HAVANA — The reflections and comments I’ll make this time are motivated by events that recently came to the fore in several Cuban and foreign media.

First came the news, published by Granma, the official newspaper of the Central Committee of the Communist Party of Cuba, that a French company entrusted with the construction of a hotel in Havana had hired workers from India.

Maybe the most remarkable aspect of this, drawing the attention of many, was the express acknowledgment that Indian workers are more productive and efficient than Cuban workers.

The nation’s second-largest newspaper, Juventud Rebelde, quoted an executive of a Cuban firm saying that the productivity of Indian workers is three to four times greater than the national average.

What the Cuban press did not say was that Cuban builders (and in general all workers, professional or not) find it impossible to be hired directly by the foreign companies operating on the island even if the companies wish to hire them and they are in agreement with the contractual conditions.

I think we should ask ourselves what the output of a Cuban worker would be if he could earn wages similar to — or even slightly lower than — the wages collected by foreign workers who labor in Cuban territory.

We’d have to see the levels of efficiency and productivity of a compatriot if he could charge, for example, 1,500 convertible pesos (CUC) per month, which is what the Indians charge, or even only 500 CUCs. There can be no comparison for the simple reason that the same parameters are not applied in analogous situations.

More recently, I was drawn to the fact that the Ministry of Labor and Social Security (MTSS) enacted a resolution (GOC-2016-978-EX40) that allows the concessionaires and operators established in the Mariel Special Development Zone to hire up to 15 percent of their labor force from foreign persons who do not live in Cuba.

The resolution states that these people must hold supervisory posts (e.g., managers of specific areas) or some technical jobs. In the latter case, we might think of specialists with knowledge and experience in the productive or service processes of the companies established in Mariel.

The Cuban press picked up this news, generating the most diverse comments.

Since the Mariel project was first discussed in the official discourse, the official media and the experts, it was said that among its benefits was the possibility of creating new and varied jobs. I don’t doubt that that can be achieved.

However, I wonder if between the mechanisms that exist for the hiring of national workers — who, we all know, can be hired only through employment agencies — and the possibility of hiring foreigners, aren’t we pushing the Cuban labor force down to a level of inferiority?

Nobody can expect competitiveness between people who don’t receive the same wages even if they perform the same job.

Besides, I believe that behind this panorama there may lie a more complex reality for the present and future of Cuba. While we allow the possibility that the Mariel companies hire foreigners directly, we have in Cuba professional youngsters who are as capable as anyone else. And the worst of all is that they emigrate every day to wherever they’re led by their desire for personal wellbeing.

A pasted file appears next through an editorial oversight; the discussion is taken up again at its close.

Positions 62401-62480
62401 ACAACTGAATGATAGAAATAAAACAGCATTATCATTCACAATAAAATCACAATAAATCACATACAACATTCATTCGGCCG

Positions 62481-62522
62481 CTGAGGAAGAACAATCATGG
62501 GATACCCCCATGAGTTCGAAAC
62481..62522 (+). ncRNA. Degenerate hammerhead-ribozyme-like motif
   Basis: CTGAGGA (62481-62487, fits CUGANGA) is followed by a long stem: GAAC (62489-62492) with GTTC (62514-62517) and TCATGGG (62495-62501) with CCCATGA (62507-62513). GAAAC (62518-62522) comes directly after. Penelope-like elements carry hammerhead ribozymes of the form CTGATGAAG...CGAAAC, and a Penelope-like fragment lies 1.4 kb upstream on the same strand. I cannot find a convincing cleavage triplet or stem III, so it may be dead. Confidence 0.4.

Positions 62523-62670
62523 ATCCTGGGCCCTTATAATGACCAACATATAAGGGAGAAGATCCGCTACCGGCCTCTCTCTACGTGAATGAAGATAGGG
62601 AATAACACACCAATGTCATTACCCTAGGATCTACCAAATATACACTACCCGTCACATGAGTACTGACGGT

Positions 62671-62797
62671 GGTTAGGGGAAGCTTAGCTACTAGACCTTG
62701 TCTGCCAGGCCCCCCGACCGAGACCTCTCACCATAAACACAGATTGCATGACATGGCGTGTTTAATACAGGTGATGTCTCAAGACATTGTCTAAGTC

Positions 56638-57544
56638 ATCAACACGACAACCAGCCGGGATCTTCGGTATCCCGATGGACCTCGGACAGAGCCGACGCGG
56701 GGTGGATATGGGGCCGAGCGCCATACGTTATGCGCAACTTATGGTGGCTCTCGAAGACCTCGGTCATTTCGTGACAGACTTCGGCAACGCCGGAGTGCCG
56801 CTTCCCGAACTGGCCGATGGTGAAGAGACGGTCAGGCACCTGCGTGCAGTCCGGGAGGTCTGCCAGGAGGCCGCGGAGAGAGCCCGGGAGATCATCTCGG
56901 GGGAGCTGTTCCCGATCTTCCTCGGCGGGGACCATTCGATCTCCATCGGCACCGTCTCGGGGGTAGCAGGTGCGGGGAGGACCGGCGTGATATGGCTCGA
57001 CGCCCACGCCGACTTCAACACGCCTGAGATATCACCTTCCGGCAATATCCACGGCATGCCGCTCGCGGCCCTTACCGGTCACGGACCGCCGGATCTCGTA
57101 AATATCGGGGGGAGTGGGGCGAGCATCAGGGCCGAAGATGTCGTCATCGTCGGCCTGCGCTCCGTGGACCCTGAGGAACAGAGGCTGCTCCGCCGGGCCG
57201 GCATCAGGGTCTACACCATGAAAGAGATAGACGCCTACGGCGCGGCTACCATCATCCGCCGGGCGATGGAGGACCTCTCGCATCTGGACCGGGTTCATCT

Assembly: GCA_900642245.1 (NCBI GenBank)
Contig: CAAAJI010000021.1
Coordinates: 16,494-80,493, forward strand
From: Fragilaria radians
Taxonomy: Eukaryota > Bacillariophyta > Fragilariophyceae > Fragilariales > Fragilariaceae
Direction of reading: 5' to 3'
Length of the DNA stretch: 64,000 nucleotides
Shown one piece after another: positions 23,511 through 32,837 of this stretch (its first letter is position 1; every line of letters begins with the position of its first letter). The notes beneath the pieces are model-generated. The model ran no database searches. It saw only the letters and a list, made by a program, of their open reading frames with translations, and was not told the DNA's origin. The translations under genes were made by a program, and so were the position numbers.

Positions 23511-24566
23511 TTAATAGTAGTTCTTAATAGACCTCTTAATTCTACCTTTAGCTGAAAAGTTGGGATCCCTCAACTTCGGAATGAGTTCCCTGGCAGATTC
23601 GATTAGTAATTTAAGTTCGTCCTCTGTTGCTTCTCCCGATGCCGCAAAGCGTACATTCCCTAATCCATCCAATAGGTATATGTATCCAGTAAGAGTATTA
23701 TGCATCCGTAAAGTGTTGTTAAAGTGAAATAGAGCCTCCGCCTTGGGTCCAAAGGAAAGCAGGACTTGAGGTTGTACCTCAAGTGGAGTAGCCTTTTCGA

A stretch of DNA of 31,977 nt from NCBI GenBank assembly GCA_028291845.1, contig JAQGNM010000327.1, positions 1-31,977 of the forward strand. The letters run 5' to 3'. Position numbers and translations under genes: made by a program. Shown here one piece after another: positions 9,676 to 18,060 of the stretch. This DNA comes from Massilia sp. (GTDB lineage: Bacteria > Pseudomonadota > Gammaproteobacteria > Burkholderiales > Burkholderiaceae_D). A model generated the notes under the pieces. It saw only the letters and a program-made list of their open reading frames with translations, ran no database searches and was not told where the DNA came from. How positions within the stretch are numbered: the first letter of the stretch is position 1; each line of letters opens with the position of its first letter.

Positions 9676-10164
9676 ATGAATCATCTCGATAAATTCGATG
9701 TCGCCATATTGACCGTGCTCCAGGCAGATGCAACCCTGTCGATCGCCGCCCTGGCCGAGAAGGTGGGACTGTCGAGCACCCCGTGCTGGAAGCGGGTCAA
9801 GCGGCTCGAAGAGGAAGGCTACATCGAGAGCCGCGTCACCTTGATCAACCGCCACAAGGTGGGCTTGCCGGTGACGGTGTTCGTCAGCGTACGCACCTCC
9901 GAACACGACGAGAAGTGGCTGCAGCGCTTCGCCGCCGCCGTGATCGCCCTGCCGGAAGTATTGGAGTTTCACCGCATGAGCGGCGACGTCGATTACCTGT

This is a desire that they cannot satisfy, among many reasons because to most of them it is impossible to gain access to the foreign private sector of our economy. Many of them don’t know how; others are not dependable enough to be on the rosters of the employment agencies, and others are handicapped by the fact that their specialties are not needed by the companies settling in Cuba.

It is easy to criticize those who leave the country chasing a better future. It’s even simpler to brand as “defectors” those who emigrate after they’ve found jobs and a future in specific fields that suit their training best.

But nobody has thought of eliminating every political, administrative and mental barrier (the worst) to the possibility that Cubans can be hired without any mediators by companies from other countries operating here.

And among those who remain we must consider the thousands who, with a well-earned college diploma, work in the most diverse private activities: chauffeurs in vintage taxis or waiters in restaurants.

In view of this, isn’t it better for the foreign companies to specialize our professionals, through the proper training, so they may work for them? In terms of wages, it would be more beneficial since they would pay high wages to the foreign trainer for a brief period yet they would not pay the same monthly amount to the Cuban trainee.

Isn’t it preferable to let everyone charge in accordance to what the companies are willing pay them? That way we could prevent them from leaving.

According to Article 45 of the Constitution, work in the socialist society is a right, a duty and a source of honor for each citizen. It is “remunerated according to its quality and quantity. Furnishing it satisfies the exigencies of the economy and society, the choice of the worker and his ability and qualifications.”

I won’t attempt to make an exhaustive analysis of that article and, assuming that many phenomena today run against the virtuality of its contents, I think that the efforts to update our economy should be directed more to complying with its postulate.

To sum up, if we must consider the choice of worker, his abilities and qualifications, well then, let’s eliminate the mechanisms that hinder those choices so their capabilities and knowledge reach their highest expression.

Maybe the day we manage to make those adjustments we won’t have workers from India erecting hotels in Havana or lawyers and engineers driving taxis or serving tables.

Lawyer Raudiel F. Peña Barrios is a professor at the University of Havana.

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